In July in some of the first good news the U.S. economy had seen in several months the unemployment rate actually declined slightly. It was down to 9.4 percent from about 9.6 percent. Many economists still predict it going higher as economic activity in the U.S. stagnates or perhaps continues to erode. In this month the sectors that actually added jobs were government, health care and accounting and computer services.
Many of the state and the Federal government continue to add workers despite the decrease in tax revenue and the rise of the deficit. Even in California broke to the tune of twenty-four billion dollars the legislature added three hundred thirty-six workers so far this year. That is at an estimated cost of over $14 million. The state as a whole added four thousand since June of last year. To many people this additional hiring when the state faces a catastrophe of spending really doesn't make sense.
Many states used "stimulus" money to keep jobs for teachers and law enforcement personnel rather then laying them off due to falling tax revenue. Unfortunately unless there is an economic recovery the money won't be there in a few years to keep those jobs. That is of course unless another stimulus bill is passed. This highlights a major criticism of that money. It was not used to pump up the economy like it was supposed to but provide some cushion to existing problems.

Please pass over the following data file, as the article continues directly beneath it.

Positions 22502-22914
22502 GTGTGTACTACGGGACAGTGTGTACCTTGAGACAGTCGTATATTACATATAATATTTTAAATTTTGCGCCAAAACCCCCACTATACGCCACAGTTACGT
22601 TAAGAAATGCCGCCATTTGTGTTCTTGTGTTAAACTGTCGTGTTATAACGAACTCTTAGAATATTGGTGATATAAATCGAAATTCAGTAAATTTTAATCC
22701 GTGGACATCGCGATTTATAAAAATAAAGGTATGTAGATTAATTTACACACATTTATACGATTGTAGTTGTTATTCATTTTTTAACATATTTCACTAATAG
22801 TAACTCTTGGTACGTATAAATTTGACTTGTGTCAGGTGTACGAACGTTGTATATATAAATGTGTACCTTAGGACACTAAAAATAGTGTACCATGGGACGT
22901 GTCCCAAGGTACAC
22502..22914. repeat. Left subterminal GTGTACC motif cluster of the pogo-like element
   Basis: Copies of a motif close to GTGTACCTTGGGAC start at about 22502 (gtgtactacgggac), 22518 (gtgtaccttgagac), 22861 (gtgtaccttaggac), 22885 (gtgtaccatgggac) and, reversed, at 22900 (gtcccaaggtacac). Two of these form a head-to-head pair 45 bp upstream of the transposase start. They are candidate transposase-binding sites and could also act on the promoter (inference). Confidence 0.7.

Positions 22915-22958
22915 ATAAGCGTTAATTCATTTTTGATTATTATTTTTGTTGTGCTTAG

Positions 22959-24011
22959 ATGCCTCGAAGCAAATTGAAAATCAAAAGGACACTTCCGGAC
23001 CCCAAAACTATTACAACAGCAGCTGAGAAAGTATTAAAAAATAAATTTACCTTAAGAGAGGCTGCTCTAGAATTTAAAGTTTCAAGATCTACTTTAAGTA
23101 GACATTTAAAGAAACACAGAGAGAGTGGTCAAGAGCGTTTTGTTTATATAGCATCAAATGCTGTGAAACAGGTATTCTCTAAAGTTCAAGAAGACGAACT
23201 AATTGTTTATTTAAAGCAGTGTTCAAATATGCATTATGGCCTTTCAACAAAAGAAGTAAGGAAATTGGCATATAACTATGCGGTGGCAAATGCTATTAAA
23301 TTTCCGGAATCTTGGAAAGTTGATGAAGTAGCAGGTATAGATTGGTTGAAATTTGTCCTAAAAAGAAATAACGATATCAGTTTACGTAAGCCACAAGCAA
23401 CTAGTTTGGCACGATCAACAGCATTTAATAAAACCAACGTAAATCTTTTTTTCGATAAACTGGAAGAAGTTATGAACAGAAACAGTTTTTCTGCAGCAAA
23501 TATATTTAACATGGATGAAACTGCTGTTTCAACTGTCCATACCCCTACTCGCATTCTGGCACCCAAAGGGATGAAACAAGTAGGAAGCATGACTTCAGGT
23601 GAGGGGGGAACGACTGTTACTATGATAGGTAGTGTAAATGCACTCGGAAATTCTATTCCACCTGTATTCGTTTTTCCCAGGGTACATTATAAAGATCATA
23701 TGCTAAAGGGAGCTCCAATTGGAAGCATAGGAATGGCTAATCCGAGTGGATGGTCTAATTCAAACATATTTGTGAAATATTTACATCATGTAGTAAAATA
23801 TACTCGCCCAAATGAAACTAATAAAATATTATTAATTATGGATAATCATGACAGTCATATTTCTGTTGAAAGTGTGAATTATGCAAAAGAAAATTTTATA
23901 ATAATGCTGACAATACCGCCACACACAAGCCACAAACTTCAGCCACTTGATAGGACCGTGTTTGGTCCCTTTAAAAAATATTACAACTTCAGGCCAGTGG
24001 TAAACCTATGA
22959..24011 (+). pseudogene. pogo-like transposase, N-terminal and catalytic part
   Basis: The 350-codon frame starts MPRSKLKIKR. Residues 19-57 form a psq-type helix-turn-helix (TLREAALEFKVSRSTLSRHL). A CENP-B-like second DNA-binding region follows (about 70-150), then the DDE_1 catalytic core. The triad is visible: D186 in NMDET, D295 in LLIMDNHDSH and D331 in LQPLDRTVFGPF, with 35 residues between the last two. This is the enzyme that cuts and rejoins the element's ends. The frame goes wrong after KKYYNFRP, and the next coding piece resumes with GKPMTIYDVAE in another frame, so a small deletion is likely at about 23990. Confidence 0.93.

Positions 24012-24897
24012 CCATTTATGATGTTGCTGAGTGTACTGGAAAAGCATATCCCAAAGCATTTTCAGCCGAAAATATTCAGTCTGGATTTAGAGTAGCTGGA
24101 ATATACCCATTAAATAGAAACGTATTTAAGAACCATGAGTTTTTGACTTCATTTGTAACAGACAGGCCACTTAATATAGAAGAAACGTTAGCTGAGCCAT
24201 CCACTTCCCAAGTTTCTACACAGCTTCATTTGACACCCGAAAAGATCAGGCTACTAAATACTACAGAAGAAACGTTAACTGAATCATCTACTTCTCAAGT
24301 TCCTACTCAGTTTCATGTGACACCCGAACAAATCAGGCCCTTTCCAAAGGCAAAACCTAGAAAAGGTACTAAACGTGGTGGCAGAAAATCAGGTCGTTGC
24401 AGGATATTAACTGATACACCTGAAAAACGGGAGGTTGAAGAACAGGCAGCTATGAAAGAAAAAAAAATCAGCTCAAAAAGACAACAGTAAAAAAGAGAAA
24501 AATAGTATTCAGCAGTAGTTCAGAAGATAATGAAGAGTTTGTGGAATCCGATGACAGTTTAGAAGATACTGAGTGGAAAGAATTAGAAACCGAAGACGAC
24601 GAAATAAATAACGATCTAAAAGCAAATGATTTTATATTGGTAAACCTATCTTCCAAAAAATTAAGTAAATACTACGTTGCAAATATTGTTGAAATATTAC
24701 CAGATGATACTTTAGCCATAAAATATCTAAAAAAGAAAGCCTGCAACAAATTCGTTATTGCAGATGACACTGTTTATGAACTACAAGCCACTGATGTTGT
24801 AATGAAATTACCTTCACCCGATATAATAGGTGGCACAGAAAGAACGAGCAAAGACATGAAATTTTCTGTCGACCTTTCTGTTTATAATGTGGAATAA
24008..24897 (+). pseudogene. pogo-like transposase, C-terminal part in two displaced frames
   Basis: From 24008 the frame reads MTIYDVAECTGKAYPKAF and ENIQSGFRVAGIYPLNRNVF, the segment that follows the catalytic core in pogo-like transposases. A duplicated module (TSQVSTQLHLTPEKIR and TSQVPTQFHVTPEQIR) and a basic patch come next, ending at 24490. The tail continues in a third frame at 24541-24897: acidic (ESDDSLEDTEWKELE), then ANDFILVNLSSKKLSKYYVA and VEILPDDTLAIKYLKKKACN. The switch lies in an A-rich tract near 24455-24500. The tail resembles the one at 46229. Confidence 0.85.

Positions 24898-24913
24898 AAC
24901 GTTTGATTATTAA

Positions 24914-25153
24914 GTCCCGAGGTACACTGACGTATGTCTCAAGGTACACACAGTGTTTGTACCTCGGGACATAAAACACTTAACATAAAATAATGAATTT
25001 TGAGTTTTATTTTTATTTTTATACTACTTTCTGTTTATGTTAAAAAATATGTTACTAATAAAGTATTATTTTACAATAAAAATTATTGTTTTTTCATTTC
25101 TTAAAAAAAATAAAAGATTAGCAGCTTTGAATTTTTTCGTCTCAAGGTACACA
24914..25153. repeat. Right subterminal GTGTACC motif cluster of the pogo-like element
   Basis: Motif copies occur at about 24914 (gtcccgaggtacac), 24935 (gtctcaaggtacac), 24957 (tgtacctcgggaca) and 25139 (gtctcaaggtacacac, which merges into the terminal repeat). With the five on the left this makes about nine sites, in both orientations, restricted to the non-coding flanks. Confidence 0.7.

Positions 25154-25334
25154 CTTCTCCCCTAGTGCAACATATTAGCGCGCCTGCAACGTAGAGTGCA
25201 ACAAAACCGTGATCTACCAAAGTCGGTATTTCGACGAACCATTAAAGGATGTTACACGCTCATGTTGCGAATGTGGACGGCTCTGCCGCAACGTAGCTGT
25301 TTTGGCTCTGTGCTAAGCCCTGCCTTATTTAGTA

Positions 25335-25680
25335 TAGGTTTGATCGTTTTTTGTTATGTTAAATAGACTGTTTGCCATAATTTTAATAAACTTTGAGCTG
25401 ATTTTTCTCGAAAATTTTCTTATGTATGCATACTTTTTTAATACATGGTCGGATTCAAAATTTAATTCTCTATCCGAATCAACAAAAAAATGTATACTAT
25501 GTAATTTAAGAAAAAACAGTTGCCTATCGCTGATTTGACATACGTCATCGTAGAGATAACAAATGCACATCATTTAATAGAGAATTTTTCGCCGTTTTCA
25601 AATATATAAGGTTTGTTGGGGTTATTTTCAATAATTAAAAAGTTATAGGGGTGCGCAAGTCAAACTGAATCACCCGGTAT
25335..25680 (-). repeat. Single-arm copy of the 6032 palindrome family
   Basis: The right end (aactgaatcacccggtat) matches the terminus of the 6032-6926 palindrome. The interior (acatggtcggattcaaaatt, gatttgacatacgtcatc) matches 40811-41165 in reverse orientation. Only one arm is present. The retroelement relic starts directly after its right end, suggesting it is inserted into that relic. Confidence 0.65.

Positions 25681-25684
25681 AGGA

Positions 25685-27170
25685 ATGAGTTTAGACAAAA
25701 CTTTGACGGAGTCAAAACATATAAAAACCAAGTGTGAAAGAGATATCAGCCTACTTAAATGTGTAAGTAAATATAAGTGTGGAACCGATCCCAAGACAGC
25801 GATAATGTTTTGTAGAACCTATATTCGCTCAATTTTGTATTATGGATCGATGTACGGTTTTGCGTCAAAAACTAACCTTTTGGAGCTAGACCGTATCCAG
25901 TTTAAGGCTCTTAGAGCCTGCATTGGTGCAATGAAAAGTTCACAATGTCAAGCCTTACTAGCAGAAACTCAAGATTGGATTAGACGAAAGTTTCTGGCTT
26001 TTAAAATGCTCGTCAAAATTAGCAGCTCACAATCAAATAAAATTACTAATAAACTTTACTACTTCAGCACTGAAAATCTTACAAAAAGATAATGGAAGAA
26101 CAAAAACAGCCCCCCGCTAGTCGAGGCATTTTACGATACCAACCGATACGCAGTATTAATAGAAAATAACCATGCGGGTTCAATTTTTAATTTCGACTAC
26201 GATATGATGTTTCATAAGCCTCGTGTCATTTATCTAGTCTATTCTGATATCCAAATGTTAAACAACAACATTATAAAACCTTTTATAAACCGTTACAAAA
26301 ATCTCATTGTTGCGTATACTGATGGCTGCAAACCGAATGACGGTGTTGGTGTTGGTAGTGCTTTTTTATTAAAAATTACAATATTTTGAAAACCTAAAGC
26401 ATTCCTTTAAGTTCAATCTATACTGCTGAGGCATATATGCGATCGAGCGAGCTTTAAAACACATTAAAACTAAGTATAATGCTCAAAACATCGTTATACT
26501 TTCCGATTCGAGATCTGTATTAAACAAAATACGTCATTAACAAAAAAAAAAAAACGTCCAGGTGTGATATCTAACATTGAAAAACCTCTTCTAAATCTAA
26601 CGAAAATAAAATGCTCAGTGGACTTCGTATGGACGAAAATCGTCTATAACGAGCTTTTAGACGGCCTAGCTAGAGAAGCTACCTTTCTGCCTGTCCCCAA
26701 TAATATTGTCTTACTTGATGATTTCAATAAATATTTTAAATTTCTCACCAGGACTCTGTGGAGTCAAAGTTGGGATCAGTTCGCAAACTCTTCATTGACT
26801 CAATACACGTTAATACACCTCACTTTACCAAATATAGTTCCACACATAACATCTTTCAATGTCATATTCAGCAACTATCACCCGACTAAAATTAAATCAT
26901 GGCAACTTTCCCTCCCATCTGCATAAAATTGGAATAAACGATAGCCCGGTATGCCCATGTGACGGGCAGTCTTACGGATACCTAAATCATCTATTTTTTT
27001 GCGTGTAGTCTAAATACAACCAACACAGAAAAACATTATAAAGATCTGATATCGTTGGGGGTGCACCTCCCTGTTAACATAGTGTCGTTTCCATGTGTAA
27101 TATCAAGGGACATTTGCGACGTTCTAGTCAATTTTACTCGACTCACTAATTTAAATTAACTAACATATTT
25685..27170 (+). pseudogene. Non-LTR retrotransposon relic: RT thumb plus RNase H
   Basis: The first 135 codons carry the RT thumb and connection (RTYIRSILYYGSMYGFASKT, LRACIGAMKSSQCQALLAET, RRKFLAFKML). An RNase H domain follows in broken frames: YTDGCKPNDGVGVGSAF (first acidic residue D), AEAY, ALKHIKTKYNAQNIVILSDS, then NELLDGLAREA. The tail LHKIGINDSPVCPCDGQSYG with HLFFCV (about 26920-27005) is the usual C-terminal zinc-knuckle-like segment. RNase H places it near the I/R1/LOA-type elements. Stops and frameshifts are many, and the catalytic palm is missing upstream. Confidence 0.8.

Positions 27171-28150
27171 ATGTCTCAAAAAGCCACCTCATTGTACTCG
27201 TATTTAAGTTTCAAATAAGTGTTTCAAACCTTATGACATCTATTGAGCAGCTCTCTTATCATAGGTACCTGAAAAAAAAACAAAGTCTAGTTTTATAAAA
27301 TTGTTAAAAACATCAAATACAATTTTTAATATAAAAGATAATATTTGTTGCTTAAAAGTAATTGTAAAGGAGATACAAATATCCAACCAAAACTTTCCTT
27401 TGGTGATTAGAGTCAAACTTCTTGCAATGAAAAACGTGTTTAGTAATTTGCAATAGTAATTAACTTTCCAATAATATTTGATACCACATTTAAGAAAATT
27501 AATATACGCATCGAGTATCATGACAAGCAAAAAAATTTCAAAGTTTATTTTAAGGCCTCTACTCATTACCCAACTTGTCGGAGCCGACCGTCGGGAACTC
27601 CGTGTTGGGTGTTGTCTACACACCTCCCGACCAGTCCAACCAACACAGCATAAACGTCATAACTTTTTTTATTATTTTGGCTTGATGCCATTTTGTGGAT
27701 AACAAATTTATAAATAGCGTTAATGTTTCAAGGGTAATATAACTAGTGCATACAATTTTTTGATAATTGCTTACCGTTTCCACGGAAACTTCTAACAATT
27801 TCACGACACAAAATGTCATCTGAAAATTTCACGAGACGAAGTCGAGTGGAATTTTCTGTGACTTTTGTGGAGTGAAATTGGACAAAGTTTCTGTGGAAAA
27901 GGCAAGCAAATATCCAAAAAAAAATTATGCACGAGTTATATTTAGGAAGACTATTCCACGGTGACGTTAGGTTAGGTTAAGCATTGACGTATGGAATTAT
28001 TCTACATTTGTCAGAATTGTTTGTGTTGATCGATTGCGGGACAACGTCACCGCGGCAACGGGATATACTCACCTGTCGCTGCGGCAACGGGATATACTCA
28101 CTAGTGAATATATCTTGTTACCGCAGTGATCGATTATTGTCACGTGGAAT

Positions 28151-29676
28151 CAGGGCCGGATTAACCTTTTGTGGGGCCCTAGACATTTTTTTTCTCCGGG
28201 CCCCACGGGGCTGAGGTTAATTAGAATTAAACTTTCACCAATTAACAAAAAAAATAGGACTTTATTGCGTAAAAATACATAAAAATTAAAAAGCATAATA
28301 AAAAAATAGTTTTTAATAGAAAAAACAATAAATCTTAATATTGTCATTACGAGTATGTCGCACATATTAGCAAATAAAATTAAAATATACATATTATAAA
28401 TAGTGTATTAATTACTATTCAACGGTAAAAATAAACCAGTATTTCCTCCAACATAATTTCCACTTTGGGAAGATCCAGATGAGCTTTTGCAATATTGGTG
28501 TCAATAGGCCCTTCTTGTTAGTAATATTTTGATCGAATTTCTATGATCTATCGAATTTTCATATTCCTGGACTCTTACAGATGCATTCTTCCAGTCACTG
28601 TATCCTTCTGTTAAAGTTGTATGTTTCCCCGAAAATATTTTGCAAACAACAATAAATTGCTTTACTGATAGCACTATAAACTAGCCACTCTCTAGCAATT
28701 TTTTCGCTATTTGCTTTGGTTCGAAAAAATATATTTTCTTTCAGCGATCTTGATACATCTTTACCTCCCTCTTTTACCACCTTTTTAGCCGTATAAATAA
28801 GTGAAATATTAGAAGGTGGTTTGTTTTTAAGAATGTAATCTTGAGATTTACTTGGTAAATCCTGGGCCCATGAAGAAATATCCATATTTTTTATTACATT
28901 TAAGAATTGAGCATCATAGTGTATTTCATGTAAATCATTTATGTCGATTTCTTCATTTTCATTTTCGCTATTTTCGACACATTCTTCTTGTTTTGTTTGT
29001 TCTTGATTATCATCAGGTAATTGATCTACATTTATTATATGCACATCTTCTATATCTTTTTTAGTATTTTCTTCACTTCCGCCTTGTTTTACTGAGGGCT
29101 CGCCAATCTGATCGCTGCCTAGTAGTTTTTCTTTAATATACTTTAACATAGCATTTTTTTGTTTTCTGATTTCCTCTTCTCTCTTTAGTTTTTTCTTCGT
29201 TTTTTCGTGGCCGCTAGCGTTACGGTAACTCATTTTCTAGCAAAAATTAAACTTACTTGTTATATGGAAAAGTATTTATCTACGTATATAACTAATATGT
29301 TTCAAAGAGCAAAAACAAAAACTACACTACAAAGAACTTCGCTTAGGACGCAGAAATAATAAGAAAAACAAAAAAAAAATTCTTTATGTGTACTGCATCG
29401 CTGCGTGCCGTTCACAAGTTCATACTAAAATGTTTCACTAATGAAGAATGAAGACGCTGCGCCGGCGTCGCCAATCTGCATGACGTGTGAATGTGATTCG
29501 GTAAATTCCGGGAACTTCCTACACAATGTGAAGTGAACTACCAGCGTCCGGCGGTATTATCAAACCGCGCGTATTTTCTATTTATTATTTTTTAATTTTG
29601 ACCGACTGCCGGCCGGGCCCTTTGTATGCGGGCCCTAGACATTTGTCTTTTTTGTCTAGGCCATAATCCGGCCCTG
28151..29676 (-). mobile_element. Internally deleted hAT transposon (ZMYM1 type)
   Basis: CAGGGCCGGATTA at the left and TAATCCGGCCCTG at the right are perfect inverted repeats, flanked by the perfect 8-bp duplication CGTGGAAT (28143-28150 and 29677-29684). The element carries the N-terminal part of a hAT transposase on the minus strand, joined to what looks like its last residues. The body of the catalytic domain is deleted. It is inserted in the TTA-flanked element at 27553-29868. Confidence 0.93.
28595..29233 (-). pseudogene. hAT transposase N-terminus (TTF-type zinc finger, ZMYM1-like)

Many localities also used stimulus funds to keep their summer youth employment programs going. These are only temporary jobs and will go away as the new school year starts. There will also be issues with this hiring next year unless more money is available one way or another. The Federal deficit just passed $1.2 trillion for the year which may make it hard for this funding to continue.
The biggest concern facing economists about the end of the recession is like previous ones it may be "jobless". There is plenty of slack in the economy in terms of the amount of hours available at businesses. This means rather then hire new workers they will let the existing ones fill those hours. That means there won't be a spike in hiring or employment any time soon.
The Federal workforce has had a steady growth since 2000. There was a decline between 1990 and that year but much of this was in the area of military and defense employment. The peak year for government workers was 1945 which is not surprising. It can be expected that under the next few years of the Obama administration this trend will continue.
One can argue that a government job is just as good as another but it takes private sector funding through taxes to support it. Without a growth in this area the deficit will continue to grow and the that may not be sustainable.